Is it worth learning C or should I just skip it and go straight into learning C++?

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I'd say it's worth more to learn C than to learn C++

 

There's also Go that wasn't mentioned in this thread , or Kotlin ... also  Object C , Pascal / Delphi , Perl, Typescript  and quite a few other languages that are more obscure like Haskell , Scala , Lisp , Prolog

Even old stuff like Cobol and Fortran is still used in industrial machines, banking, stuff that deals with mainframes

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23 hours ago, Hi P said:

C : low level system programming

C++ : Gaming engines

C# : Windows desktop apps, Game coding in Unity

Java : Enterprise apps, Android dev

Python: Machine Learning

Those are examples of where they're used commonly, but these are not the definitive use cases for why they exist or what not. You can write application programs in C. You can write OS components and firmware in C++. C# can be used outside of Windows through Mono. And I use Python mostly for writing test tools and utilities because of how easy it is to get something out the door.

 

Basically, most widely used languages are not locked down to a specific use case. It's just that the community surrounding that specific use case zeroed in on a language (because it's easier when everyone uses the same language) and that got the most support out of it.

23 hours ago, Hi P said:

Thanks, could you elaborate a bit on what does this mean? like, if you were to have a C job, what kind of stuff would you have to do in said job?

Systems software is software that more or less interacts directly with hardware. They provide services to application software, which is software that provides services to the user.  However taking a C job doesn't necessarily mean you'll be doing that. Where I work, we have application software written in C. Also Android can allow developers to use C or C++, either high performance is necessary or to ease porting of an existing C/C++ app.

 

13 hours ago, Hi P said:

Is it worth learning C or should I just skip it and go straight into learning C++?

C++ has enough similarity to C that you can learn C++ first, go to C, and not feel lost.

 

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If you're also interested in some context as to why things are the way they are:

 

The thing C has going for it is a certain reliability. Take Java for example. I know people that have to have multiple versions of Java installed, just because different programs require different versions of Java to work correctly. It's a hot mess. Also, whenever I hear someone say something was developed in Java, that's basically a code word for this software is incredibly slow. The exchange would go like "Hey, I just started X." - "Oh, X is developed in Java." - "Alright, time to make a coffee.".

 

You don't have this with C by design. On the flip side, writing code in Java is really easy and writing code in C is not. That's why enterprises ended up embracing Java, while C is associated with low level system stuff. Business need to ship something quick, doesn't matter if it's a bug ridden mess that takes forever to do anything, as long as it solves a problem someone is paying you to solve.

 

C# is basically Java, just a little better/worse depending on whether you ask a Java or a C# developer.

As for C++, read the following and try to figure out if it's satire or not: http://www.stokely.com/lighter.side/stroustrup.html

Small extract:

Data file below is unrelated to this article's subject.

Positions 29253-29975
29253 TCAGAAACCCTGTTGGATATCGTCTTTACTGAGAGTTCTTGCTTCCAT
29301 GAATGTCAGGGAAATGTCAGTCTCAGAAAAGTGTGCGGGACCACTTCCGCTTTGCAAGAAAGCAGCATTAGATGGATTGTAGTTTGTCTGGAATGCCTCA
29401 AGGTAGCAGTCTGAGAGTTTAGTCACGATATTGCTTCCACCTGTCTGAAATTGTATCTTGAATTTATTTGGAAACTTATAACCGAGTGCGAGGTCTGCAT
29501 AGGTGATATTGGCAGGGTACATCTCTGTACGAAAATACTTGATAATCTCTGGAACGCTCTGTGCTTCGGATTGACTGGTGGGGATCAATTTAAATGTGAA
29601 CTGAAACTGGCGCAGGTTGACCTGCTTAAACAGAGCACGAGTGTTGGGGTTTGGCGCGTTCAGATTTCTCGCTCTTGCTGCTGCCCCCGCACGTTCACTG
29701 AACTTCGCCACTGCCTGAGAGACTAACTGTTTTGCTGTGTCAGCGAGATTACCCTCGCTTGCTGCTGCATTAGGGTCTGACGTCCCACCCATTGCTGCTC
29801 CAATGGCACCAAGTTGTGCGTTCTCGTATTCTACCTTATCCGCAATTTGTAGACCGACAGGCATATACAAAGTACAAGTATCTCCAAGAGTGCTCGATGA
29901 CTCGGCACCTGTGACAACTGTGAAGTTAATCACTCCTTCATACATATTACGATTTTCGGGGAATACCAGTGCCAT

Quote

Interviewer: Yes, but C++ is basically a sound language.

Creator of C++: You really believe that, don't you? Have you ever sat down and worked on a C++ project? Here's what happens:

First, I've put in enough pitfalls to make sure that only the most trivial projects will work first time. [...]

 

Oh yeah, somehow Python made it into the mix. Python is basically an incomplete reinvention of Lisp.

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On 5/31/2019 at 8:14 PM, Hi P said:

C : low level system programming

I use C for web and desktop development.

Write in C.

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On 5/31/2019 at 2:14 PM, Hi P said:

C : low level system programming

C++ : Gaming engines

C# : Windows desktop apps, Game coding in Unity

Java : Enterprise apps, Android dev

Python: Machine Learning

Depending on who you ask it pro/con will vary as @reniat explained well the list is very long. Not everyone has same opinion. I have the chance to work with many client and dealing a lot with business app of all sort. This is what i see them used in on the business app side :

 

C : On the couple thousand of project a year we get to work on one project once every 1-2 years. So far they all revolve around serial bus controller for an equipment of some sort. Last one we got was around last fall and it was to control a particle sensor on filtering media (small balls that absorb viruses/bacteria or things like that).

 

C++ : Most common use i have with these are small library where manufacturer offer other company to implement in their software in order to buy their product. C++ is very popular for those kind of things. Also quite a good amount of small/medium size business applications like product selection, client database system, ERP. If you get to touch the thermodynamic domain it is very very common.

 

C# : In what we get to work on i would say it's 50/50. Half is ASP.NET and i include in this all web aspect of .NET (razor, WCF, azure..). the other half is small to large business apps. Most our request and work require that. Lots of robots interface with C# and i am not talking about hobby robots. I have only worked with very large ones like those that cost in the 6 to 7 digits so far .Also CAD is a very big chunk too AutoCad, Solidworks, Fusion, SolidEdge, NX, Inventor and Revit are all interfaced or have addin in .NET.

 

Java : Not strong but still kicking. Our amount of projects on that language dropped a lot and is nearly only used for interfacing with robots like amazon shelving robots when they are not controlled by C#. If they don't interface thru .NET then chances are you need java (or a mangled version of it at least.... actually 100% of the time so far LOL).

 

Python : Never got any project request on Python and never heard being used in business apps in my circle. Been there for what ~20 years and still nothing. I have no clue what it could be used for in business apps. I know it's used for machine learning but all those i have worked with have been implemented in ERP for decades now in C++/C#. 

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35 minutes ago, Franck said:

Java : Not strong but still kicking.

I wasn't expecting this :o I thought Java was one of the most widely used languages out there, is Kotlin taking over?